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Leslie Peliter's Starlight Nights

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#1 Michael Rapp

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Posted 26 August 2013 - 10:05 PM

I just finished reading Leslie Peltier's Starlight Nights.

I really enjoyed this book. I knew nothing of the author prior to reading the book, save that I knew David Levy greatly admired him. I didn't even know what the book was going to be about, was it an autobiography, a treatise on astronomy, a mixture of the two?

As it turns out, the book is a delightful tale of the author's life and how it and his hobby of astronomy intersect.

In some sense the book really isn't about astronomy in the technical sense; indeed, Peltier never truly goes into much detail, but thematically there is much about the allure of observational astronomy and how he orients his life to it.

The book also (strongly in many cases) hints at a simpler, less stressful time. (Strangely enough, much of the book occurs during the two World Wars, but they never seem to intrude much, if it all. Perhaps this is what happens when "our only news of any outside happenings came to us on Wednesdays and on Saturdays in the four-sheet Delphos Courant.")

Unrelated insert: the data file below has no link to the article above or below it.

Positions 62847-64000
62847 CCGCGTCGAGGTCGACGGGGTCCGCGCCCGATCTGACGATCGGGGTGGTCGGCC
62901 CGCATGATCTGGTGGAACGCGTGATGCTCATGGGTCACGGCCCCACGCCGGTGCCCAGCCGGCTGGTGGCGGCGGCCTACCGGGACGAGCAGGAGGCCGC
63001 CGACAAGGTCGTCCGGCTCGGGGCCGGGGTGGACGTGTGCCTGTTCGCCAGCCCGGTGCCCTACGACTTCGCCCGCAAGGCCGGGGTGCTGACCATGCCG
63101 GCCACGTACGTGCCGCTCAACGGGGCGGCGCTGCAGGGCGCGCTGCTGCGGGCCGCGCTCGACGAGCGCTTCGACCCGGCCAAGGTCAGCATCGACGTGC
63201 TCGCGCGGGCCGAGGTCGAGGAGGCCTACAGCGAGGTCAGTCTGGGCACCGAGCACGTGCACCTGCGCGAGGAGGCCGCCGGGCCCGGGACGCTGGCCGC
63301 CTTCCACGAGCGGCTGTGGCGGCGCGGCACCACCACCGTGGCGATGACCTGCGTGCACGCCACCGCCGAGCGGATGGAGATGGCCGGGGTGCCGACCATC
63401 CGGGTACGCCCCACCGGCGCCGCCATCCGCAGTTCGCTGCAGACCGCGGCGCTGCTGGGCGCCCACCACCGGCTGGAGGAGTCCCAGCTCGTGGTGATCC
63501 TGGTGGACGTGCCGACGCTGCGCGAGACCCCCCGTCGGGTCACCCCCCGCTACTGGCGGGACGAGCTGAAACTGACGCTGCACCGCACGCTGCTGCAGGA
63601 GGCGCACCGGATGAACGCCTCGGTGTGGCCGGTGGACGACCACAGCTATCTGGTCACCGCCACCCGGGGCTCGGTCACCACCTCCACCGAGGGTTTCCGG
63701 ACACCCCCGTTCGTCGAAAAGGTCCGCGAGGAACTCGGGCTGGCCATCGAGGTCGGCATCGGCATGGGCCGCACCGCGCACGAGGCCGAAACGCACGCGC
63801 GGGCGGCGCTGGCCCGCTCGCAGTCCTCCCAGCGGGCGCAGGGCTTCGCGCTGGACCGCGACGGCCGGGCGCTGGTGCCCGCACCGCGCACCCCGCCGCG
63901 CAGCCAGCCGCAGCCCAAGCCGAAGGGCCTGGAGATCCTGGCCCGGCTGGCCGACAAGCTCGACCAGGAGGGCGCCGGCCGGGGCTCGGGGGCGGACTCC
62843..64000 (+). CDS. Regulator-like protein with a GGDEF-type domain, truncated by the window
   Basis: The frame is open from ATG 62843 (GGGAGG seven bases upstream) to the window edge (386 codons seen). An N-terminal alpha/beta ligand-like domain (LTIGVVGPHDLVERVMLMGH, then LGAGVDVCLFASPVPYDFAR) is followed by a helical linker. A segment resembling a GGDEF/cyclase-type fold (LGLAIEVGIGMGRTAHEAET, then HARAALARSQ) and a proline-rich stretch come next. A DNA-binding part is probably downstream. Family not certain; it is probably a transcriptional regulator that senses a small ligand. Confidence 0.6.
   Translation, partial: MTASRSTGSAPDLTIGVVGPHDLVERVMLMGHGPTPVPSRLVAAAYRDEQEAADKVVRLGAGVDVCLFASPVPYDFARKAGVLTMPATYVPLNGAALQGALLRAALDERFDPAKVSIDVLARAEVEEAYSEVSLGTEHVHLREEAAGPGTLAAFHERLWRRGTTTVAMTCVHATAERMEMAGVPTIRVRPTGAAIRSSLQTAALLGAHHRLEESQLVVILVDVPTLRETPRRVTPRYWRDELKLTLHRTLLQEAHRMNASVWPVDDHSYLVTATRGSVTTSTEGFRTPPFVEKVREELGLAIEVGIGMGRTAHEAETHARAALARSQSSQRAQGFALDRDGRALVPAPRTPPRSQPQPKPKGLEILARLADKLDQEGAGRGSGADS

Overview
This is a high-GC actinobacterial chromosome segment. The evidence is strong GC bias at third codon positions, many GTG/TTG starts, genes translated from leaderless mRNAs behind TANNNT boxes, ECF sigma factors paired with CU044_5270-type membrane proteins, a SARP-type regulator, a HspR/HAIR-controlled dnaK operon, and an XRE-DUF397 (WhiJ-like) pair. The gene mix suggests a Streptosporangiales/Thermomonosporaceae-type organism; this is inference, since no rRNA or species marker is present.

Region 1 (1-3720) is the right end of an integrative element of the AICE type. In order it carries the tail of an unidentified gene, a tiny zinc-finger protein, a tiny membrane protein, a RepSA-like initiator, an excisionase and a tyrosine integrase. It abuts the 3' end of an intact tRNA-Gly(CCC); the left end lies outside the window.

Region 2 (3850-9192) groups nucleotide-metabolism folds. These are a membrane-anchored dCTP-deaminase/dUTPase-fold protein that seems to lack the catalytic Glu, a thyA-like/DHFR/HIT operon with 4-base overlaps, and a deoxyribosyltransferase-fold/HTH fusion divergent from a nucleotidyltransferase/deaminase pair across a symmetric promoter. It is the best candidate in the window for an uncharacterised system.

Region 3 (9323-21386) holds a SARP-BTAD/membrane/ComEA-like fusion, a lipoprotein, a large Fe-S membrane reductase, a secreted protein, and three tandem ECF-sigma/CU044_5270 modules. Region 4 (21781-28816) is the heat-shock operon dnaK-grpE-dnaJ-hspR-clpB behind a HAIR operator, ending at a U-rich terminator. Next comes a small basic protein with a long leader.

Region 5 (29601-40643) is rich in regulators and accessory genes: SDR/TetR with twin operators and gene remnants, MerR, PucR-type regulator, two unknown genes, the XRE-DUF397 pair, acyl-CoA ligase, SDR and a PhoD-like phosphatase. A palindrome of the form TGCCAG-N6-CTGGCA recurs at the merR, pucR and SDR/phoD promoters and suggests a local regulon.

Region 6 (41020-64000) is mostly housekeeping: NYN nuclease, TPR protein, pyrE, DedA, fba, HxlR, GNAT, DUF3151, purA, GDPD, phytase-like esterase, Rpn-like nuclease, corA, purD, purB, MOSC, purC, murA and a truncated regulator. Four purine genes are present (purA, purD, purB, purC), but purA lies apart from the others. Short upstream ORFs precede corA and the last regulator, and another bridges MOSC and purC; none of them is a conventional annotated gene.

The book especially resonated with me as I have recently extracted myself from the Sirens of Imaging, in which I was far more engaged with the technology and the ego of attaining accolades than with the night sky itself. It is only recently that I have rediscovered the pure wonder and intense joy that is visual observational astronomy that I so loved when I was young.

Peltier's writing style is excellent and engaging. He has a way with words that kept me reading even during some of the farm-life topics which with I wasn't completely keenly interested.

If you've read the book, what were your impressions?

(The book is available online in a nice online reader at http://archive.org/s...#page/n0/mod... )

#2 okieav8r

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Posted 26 August 2013 - 10:19 PM

That is a great book. Leslie Peltier came to my attention when a former assistant/protege of his gave a talk about him at the Okie-Tex star party about 4 or 5 years ago. I eventually found a copy of Starlight Nights and found it to be a very enjoyable read.